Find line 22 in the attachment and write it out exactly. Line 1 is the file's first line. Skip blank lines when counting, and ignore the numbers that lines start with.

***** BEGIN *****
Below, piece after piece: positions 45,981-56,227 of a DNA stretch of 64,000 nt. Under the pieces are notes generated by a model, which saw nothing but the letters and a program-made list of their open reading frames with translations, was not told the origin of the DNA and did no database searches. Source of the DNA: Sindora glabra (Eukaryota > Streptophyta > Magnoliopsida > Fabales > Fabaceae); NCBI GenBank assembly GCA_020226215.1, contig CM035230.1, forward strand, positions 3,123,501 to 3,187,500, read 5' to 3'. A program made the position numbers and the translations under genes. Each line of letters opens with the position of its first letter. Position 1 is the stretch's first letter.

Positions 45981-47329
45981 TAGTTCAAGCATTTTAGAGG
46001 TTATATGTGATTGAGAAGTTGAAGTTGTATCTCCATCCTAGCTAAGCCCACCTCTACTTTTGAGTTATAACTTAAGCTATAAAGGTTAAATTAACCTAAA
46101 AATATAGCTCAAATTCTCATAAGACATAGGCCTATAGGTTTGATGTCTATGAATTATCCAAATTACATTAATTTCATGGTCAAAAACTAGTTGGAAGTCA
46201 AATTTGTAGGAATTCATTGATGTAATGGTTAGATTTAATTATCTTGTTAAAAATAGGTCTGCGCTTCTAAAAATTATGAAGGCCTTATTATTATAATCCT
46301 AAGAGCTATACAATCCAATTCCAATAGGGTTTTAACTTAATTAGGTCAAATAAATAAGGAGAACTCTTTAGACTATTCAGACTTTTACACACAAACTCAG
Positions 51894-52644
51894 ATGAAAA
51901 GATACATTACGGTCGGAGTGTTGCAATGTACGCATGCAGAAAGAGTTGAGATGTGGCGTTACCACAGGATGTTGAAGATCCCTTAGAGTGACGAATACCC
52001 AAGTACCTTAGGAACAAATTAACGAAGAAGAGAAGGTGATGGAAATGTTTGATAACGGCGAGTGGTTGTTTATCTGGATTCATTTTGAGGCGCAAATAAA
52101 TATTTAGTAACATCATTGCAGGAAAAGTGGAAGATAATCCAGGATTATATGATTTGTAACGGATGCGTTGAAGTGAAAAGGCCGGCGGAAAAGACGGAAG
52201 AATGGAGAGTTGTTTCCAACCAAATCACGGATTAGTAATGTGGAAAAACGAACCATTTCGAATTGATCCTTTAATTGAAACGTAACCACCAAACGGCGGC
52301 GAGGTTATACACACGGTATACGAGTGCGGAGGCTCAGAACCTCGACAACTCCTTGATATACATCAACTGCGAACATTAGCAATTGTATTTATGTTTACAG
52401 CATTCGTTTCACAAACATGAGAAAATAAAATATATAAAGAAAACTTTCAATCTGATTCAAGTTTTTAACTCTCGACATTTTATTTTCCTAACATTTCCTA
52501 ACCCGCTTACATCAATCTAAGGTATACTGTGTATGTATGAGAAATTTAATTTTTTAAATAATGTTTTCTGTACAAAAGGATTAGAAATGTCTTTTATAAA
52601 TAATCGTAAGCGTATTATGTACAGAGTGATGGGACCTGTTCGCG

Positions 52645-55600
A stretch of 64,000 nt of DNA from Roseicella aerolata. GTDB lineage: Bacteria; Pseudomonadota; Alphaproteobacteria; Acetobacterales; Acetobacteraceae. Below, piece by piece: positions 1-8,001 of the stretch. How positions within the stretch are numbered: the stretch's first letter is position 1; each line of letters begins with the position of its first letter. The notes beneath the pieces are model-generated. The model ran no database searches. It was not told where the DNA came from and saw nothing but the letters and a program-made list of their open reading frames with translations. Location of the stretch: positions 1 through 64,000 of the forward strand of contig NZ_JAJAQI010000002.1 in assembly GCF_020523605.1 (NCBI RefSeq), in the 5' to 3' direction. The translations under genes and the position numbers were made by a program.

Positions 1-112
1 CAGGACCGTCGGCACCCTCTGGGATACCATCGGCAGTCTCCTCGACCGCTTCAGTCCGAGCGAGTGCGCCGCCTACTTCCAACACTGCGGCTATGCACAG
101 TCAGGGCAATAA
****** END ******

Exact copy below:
101 TCAGGGCAATAA